A Guide to Poor Indoor Air Quality and How to Improve It

One of the most frightening things for any homeowner to stumble upon is an intruder — especially if they’re completely invisible. One of the most common types of trespassers in many homes across the country is poor indoor air quality. This “unwelcome guest” arrives when you least expect it and can bring more bad than good in your home.

So, how exactly can you tell if your home has poor indoor air quality? Let us explain:

Signs of Poor Indoor Air Quality

Large Accumulations of Dust

Do you feel as if you are constantly dusting your home? If so, it may seem like no matter how many times you might be picking up an old t-shirt or cleaning cloth, the dust just keeps building up non-stop. This, friends, is a common sign of having poor indoor air quality in your home. The reason being is that if there isn’t enough fresh, clean air being pumped into a living space, then dust can be considered your new roommate.

Indoor Allergies

No matter what the season may be, do you think that your allergies are lingering around much longer than you’d like for them to? Typically when this happens, it’s a result of (you guessed it!) having less-than-stellar I.A.Q. present. Signs of indoor allergies include but aren’t limited to:

  • Headache

  • Runny nose

  • Itchy, dry eyes

  • Coughing

  • Sneezing

Strange Smells

Another startling sign of having poor indoor air quality is the air smelling rather unusual. And in most cases, that smell is caused by the formation of mold — which, no matter how big or small the amount may be, it can be dangerous to your well-being. On average, mold forms when:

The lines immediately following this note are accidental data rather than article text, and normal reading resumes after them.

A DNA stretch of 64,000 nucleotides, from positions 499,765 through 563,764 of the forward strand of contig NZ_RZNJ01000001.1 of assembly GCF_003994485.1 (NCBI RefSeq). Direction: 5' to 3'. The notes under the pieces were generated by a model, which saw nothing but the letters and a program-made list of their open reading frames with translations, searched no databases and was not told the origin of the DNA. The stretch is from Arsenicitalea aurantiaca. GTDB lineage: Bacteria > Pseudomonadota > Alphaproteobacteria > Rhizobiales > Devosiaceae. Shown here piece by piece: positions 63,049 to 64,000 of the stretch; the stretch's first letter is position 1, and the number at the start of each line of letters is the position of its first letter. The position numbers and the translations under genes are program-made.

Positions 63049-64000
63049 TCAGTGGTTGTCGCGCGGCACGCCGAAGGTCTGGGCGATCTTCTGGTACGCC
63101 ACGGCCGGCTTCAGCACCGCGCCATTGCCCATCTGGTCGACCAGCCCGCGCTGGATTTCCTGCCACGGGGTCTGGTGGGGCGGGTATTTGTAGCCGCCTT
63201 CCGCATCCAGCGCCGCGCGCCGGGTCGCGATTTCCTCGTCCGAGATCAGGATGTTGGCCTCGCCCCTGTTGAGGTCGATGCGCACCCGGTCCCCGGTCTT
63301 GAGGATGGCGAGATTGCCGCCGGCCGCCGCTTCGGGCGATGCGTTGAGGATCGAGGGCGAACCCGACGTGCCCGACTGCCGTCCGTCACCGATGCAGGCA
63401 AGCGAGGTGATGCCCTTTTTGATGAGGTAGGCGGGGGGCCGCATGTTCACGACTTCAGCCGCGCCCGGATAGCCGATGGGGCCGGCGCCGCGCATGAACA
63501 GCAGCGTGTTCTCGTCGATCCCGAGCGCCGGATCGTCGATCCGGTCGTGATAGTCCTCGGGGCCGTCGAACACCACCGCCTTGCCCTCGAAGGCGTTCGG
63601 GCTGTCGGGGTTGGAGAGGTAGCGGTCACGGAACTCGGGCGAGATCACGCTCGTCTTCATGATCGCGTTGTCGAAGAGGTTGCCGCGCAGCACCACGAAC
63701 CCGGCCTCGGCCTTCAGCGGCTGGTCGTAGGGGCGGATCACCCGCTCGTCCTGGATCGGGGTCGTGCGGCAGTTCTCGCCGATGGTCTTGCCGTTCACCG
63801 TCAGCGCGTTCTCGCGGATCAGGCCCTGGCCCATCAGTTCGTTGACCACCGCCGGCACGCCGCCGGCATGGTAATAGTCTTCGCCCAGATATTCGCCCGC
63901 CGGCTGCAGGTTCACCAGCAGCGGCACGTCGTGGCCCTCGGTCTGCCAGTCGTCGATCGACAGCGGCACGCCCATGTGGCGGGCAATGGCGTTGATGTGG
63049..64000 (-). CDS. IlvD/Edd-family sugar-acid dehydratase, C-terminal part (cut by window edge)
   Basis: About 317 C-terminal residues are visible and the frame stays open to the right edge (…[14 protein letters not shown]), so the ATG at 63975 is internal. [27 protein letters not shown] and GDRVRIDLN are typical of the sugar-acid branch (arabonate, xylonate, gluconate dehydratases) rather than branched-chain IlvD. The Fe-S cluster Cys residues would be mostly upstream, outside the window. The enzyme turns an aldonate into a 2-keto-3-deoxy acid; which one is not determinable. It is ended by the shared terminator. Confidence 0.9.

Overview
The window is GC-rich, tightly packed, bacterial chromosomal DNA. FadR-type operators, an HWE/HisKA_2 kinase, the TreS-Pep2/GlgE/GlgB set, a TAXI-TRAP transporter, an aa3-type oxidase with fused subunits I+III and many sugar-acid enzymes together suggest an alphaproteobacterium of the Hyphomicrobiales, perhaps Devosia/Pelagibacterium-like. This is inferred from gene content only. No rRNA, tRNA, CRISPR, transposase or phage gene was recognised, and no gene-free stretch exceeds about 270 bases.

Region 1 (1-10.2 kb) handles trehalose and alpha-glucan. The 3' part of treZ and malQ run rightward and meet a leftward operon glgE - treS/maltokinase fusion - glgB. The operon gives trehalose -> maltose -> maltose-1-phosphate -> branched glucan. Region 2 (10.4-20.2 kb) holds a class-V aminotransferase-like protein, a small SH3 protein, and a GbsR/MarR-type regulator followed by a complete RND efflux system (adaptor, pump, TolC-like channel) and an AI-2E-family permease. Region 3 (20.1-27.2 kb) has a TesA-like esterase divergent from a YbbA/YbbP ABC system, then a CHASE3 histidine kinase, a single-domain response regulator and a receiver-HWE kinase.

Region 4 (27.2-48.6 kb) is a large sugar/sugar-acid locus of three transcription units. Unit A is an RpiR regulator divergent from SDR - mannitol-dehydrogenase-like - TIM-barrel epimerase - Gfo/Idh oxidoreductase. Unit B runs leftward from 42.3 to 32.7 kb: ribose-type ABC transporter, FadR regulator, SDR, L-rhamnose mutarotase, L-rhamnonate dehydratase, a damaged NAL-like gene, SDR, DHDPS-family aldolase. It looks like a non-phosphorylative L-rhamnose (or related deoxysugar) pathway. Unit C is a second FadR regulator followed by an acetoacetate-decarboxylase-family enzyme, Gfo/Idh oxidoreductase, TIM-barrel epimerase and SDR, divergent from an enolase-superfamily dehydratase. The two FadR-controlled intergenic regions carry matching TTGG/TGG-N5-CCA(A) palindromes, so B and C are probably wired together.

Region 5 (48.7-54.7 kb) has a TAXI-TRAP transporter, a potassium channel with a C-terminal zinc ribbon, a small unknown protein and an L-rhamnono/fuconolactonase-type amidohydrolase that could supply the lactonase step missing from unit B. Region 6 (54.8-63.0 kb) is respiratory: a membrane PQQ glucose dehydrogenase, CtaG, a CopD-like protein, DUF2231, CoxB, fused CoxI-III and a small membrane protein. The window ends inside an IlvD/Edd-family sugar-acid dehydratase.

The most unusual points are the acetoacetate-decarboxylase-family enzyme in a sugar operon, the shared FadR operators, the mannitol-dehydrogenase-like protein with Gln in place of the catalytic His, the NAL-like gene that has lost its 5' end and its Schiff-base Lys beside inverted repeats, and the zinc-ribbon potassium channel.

• A window is poorly sealed

  • Hot showers are frequently taken without proper ventilation

  • A pipe burst is lingering behind a wall or ceiling, which makes the dark space damp

And all of these factors, and more, that lead to mold, will continue to bring down your indoor air quality. Of course, there are some other ways that homeowners are contributing to the poor indoor air quality — which they might not even know they’re doing.

Ways Homeowners Diminish Indoor Air Quality

Opting for Chemical Cleaners

A “must” on any homeowner’s to-do list is cleaning their most significant investment: their home! And while it might seem easy to spray some cleaner on a rag and wipe down every surface, there’s a chance that you’ll be doing more harm than good — how so? Simple: by using chemical-based cleaners.

It’s possible that anything that comes in a spray bottle in your home is jam-packed with them — whether it’s a streak-free window cleaner or a tile cleaner. And when you use these, the chemicals within them can linger (invisibly) in the air, gradually bringing down the quality.

Of course, there’s more than one way that indoor air quality can be brought down — we’re looking at you, pet owners.

Not Grooming Shedding Pets Often

Does your fur baby tend to shed often? You know what we’re talking about, pet parents: needing to use a lint roller, daily, and covering the furniture with a protective blanket to make sure that it’s not covered in strands of their coat. However, although those pieces of fur can not only cling to fabric, they can also stick to the walls of your air ducts, too.

And just think, the minute that your HVAC unit kicks on, that fur and pet dander will go airborne, floating throughout your home.

Not Taking Shoes Off

It can be rather simple to come in from a long day at work and trek inside your home with your shoes one. Regardless of where you walked or what type of footwear you’re wearing, there’s a chance that you’re bringing in some “unwanted guests” on the sole of your shoe — which can be quite alarming.

Especially if you think about some of the places you’ve been (a public restroom, parking garage, etc.), any germs that were on the floor now inhabit your footwear and can be left behind on any flooring in your home. Furthermore, these particles linger around much longer than you’d like for them and even have the chance to go airborne.

Using Air Fresheners

Remember how we spoke about using chemical cleaners earlier? Well, on that topic, if you happen to be using spray or gel air fresheners, we have some bad news for you: these can also bog down your indoor air quality. Think about it: there’s a very slim chance that a company was able to break down actual sugar cookies and put them in a can for you to spray.